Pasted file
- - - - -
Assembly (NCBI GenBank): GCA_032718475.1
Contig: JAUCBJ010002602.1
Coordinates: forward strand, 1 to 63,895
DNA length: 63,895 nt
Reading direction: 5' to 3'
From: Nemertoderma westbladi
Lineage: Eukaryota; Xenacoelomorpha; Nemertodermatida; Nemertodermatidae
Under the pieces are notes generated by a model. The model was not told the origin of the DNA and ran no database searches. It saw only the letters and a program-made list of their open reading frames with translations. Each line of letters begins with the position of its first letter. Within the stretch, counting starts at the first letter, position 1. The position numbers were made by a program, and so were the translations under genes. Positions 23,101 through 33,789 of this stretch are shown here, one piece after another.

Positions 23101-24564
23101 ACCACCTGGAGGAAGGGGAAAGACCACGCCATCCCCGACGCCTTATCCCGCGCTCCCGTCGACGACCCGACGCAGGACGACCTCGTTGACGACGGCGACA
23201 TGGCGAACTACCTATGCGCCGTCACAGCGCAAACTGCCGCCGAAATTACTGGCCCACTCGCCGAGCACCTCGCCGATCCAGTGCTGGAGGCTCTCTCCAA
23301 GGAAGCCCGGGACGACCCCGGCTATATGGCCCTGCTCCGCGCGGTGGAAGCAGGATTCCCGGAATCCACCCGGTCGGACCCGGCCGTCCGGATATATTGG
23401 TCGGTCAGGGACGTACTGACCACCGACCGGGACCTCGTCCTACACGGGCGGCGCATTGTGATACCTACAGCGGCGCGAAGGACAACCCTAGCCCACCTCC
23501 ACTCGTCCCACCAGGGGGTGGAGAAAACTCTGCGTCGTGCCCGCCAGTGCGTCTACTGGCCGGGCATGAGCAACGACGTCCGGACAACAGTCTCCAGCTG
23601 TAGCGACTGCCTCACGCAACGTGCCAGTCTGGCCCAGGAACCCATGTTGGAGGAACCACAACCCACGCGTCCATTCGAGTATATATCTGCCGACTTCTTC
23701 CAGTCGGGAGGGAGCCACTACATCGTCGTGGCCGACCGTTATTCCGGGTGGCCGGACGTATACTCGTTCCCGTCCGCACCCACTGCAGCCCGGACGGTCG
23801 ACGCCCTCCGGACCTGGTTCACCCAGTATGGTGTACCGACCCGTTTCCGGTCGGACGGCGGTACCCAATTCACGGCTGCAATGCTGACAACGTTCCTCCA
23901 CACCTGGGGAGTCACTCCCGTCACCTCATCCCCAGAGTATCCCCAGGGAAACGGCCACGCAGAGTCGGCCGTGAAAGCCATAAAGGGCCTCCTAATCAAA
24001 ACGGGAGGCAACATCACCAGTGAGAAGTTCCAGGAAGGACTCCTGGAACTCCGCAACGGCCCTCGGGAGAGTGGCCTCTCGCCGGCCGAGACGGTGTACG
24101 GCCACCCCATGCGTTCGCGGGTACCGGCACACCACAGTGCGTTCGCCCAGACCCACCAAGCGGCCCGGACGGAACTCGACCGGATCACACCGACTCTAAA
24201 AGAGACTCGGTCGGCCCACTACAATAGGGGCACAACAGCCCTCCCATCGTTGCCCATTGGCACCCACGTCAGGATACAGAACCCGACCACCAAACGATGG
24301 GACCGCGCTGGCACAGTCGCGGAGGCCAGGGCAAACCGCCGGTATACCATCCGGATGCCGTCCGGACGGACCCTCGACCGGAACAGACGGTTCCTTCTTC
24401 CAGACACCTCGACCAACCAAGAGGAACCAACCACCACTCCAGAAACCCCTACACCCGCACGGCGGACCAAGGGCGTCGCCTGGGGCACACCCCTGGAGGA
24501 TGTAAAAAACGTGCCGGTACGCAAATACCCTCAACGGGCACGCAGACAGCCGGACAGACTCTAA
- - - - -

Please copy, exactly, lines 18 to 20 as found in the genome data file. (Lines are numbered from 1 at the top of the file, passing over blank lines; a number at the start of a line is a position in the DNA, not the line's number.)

23901 CACCTGGGGAGTCACTCCCGTCACCTCATCCCCAGAGTATCCCCAGGGAAACGGCCACGCAGAGTCGGCCGTGAAAGCCATAAAGGGCCTCCTAATCAAA
24001 ACGGGAGGCAACATCACCAGTGAGAAGTTCCAGGAAGGACTCCTGGAACTCCGCAACGGCCCTCGGGAGAGTGGCCTCTCGCCGGCCGAGACGGTGTACG
24101 GCCACCCCATGCGTTCGCGGGTACCGGCACACCACAGTGCGTTCGCCCAGACCCACCAAGCGGCCCGGACGGAACTCGACCGGATCACACCGACTCTAAA